• The Apocalyptic Post - issues 1-5.  For anyone irradiated with interest in Gamma World, this looks like an interesting resource.  I've downloaded a set and have begun reading.  Definitely something for use with Mutant Future.
  • Classic Traveller supplements from Gamelords, available from Different Worlds Publications.  You can get them on CD-ROM from Far Future Enterprises - and you should!  But also pick up the original booklets for some awesome CT goodness.
  • Judges Guild Ready Ref Sheetsalso available from Different Worlds Publications.  While most of the rest of the Judges Guild stuff for D&D is sold out, apparently Tadashi Ehara still has this classic resource for sale - and for cheap!  There are other items for T&T and RQ, too.
  • Mazes & Minotaurs - the Old School game inspired by Jason and the Argonauts and Homer's The Odyssey.  I'm not sure where I am going to put all the games I want to buy, but this one definitely has my attention.
I know this is what happens when I get to the end of the semester, but I am looking forward to the holiday season break.  I've got a lot of reading and game writing to do.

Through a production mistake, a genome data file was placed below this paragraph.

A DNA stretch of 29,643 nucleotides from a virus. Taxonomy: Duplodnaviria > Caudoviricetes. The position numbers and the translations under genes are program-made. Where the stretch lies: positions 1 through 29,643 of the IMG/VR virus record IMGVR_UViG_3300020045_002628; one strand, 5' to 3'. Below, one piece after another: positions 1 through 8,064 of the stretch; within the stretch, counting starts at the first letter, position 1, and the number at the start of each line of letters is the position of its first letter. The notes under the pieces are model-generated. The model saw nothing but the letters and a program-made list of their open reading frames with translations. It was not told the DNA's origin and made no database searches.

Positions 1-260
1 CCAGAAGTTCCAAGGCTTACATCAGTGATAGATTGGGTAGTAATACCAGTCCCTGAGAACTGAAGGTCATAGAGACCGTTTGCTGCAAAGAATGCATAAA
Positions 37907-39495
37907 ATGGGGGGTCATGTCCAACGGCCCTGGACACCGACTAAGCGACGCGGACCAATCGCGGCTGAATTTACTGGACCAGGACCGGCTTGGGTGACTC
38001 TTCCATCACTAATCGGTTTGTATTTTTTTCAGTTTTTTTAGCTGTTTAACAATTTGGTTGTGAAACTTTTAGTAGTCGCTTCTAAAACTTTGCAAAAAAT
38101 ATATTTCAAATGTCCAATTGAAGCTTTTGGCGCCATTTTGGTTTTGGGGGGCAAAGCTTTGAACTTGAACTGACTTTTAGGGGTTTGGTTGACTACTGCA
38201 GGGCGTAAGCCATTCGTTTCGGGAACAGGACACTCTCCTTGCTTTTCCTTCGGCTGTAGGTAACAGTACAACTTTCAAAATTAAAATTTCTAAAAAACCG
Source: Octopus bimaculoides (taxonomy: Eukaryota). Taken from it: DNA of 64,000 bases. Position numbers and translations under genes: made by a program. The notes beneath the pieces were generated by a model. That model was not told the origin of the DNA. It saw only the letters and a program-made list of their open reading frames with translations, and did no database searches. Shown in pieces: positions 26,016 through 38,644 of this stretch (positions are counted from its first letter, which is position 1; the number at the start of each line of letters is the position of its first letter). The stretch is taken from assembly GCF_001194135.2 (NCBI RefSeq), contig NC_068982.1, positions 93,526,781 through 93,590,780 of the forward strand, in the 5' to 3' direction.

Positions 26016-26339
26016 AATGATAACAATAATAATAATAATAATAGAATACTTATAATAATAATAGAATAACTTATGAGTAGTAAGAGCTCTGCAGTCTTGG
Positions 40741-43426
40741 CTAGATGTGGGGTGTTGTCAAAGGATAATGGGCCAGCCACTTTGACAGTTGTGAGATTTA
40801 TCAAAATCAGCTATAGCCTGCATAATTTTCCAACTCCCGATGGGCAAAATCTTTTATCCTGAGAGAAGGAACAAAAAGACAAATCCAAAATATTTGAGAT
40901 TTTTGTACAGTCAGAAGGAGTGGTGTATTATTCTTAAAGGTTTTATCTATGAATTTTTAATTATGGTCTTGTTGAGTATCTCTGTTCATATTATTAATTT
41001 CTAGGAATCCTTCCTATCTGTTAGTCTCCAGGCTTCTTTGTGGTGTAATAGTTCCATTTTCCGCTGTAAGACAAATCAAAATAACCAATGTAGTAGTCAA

Wednesday, December 12, 2012

Just over three years and still growing!

In the beginning: Madison Games Day 2010

Back in September 2009, I moved to Madison, Wisconsin.  I had been hoping for some time to join the fabled Dungeon Masters Association at the University of Wisconsin.  Alas, that was not to be, as the DMA had folded just a few months before I arrived.

So I decided to start Madison Traditional Gaming - a group for people who wanted to play Old School RPGs.  After a somewhat shaky start (there were three people at the first meetup including myself), we've grown from a small number of gamers to several regular campaigns, three established referees, and about two dozen regular players and attendees.

For some time, I've wanted to write a series of blog posts about setting up a club and keeping it going.  I think this is important because there's a recurrent theme on the web and in the OSR that "it's just too hard to go out and find players for a game."  I think that's just not true, if you go about it creatively and with an open mind.  Hopefully, some of the things I have learned over the past three years will be useful to others who are looking for other gamers.